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25 Oct 2021, 5:39 pm

I can imagine this is similar to how awkward and self-aware I feel when I run into a store in a hurry to buy one specific item, but immediately see it is not there.

Every time in this situation I feel like I must pretend to be looking for something for everyone to see I didn't find it or to buy something just to avoid suspicion. Then often I immediately feel really anxious and self-aware about how some of my ASD manners could be easily misinterpreted and probably act even more suspiciously.



MushroomPrincess
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25 Oct 2021, 6:27 pm

Jamesy wrote:
There isn’t more to this story. I was literally sitting there and she got rowdy accusing me of spiking drinks etc

How do you know how old she was? Details like that that make me think we're missing some context, that there's more to the story that you're not telling.



Mona Pereth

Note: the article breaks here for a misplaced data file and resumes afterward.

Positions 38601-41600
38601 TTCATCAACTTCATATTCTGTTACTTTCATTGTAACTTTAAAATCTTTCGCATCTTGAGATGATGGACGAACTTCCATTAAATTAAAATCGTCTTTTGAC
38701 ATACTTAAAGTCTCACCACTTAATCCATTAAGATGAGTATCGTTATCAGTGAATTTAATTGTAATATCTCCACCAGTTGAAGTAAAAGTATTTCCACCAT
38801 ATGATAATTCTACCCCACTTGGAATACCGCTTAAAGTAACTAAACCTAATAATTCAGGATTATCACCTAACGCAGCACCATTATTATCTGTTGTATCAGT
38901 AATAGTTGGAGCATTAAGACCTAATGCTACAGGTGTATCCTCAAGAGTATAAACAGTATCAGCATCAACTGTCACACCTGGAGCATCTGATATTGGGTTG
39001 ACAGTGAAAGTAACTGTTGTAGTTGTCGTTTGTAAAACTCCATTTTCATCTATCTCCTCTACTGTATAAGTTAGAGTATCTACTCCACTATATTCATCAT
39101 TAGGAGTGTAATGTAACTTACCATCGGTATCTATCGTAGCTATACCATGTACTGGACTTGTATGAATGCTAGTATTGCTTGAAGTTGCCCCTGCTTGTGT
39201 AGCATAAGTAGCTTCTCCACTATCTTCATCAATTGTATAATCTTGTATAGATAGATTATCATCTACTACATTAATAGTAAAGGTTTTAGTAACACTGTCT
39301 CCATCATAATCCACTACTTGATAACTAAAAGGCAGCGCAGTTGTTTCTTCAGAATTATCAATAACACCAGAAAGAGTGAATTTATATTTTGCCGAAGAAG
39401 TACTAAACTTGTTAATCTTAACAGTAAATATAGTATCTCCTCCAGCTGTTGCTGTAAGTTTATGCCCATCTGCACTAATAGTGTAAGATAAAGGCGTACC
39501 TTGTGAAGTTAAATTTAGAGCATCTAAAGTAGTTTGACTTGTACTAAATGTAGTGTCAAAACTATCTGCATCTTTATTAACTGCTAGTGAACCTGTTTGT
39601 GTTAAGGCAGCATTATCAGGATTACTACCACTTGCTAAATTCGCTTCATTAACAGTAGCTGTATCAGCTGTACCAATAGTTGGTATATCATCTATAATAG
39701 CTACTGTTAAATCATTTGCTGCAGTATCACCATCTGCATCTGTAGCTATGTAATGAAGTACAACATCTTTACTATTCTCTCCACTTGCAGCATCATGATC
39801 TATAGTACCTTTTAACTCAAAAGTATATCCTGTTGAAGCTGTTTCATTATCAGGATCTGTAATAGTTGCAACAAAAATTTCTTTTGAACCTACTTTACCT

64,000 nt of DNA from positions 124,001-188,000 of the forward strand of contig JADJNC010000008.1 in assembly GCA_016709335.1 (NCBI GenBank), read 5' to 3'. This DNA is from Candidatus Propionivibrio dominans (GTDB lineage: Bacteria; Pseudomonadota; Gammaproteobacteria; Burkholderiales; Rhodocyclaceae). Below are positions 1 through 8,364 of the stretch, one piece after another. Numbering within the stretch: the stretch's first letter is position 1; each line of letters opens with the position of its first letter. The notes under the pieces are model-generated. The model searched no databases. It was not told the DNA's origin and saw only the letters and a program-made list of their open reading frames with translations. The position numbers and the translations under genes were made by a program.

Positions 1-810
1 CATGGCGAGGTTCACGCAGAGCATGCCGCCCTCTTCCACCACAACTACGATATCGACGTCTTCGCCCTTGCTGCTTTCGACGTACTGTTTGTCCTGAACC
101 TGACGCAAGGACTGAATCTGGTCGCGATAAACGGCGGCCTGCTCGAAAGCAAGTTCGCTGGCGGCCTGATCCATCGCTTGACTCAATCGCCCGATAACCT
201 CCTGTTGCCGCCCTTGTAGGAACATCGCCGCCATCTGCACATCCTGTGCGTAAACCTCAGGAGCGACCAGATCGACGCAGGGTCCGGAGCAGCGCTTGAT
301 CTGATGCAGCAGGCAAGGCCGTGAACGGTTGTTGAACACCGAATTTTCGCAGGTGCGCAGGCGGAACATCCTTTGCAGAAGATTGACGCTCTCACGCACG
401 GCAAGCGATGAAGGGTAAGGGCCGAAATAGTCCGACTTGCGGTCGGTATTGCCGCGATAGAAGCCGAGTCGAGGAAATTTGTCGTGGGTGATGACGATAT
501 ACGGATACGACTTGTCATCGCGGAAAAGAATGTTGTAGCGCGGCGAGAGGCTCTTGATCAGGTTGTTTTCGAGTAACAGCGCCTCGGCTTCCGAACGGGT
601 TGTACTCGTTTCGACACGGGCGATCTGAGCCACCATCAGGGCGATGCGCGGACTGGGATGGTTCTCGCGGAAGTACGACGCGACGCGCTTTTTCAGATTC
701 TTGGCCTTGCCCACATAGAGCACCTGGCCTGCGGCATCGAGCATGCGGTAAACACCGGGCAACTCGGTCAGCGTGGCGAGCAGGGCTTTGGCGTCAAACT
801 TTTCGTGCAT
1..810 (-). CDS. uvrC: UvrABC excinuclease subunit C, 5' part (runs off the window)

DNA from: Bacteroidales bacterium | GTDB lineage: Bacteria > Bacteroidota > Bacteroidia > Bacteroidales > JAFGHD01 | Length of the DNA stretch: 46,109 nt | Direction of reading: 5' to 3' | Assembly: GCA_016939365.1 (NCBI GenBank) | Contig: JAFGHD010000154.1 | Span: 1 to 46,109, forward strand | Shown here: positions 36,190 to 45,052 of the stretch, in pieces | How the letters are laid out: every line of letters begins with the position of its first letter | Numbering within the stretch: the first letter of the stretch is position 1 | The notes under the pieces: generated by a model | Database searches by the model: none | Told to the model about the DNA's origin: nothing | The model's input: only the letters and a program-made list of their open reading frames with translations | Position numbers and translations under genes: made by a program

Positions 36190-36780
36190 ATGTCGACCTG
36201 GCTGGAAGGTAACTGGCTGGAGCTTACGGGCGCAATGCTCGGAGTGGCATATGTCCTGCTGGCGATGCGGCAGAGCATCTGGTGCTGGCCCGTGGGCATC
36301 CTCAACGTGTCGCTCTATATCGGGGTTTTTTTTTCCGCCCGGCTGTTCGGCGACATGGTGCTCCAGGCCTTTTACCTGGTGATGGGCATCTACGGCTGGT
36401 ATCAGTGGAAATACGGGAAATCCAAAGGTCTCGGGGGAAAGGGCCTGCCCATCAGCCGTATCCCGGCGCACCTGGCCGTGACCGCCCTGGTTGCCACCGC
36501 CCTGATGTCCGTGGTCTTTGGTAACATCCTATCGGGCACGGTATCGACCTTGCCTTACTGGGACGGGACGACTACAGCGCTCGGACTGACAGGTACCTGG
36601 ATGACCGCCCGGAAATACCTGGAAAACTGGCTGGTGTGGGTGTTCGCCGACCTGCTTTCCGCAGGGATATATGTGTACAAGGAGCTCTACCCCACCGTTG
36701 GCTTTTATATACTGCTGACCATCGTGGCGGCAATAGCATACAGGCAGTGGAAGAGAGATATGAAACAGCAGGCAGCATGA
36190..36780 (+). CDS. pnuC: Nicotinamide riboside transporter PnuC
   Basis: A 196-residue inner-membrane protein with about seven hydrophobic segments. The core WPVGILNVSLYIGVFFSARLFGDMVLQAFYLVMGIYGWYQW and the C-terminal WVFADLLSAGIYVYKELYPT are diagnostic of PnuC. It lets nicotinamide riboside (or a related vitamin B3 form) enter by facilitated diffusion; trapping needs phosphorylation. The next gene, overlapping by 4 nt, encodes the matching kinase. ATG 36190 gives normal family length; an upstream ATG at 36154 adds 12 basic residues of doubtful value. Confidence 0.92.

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26 Oct 2021, 2:18 am

Jamesy, I think the question for you is how to get out of the vicious cycle of:

- being perceived as "creepy"
- feeling resentful over being perceived as "creepy"
- being perceived as even "creepier" due to said resentment
- feeling even more resentful over being perceived as "creepy"
- being perceived as even "creepier" due to feeling even more resentful ....

and so on.

I would hazard a guess that there are two things you need to do to break the cycle:

1) As others have noted, don't blame the women. People have the right to associate only with people they feel safe with.
2) Stop trying to meet women in bars. Instead, find ways to get to know people via participation in enjoyable group activities.


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Ettina
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27 Oct 2021, 11:01 am

When making decisions based on uncertain information, it's often a good idea to compare the consequences of being wrong with each option.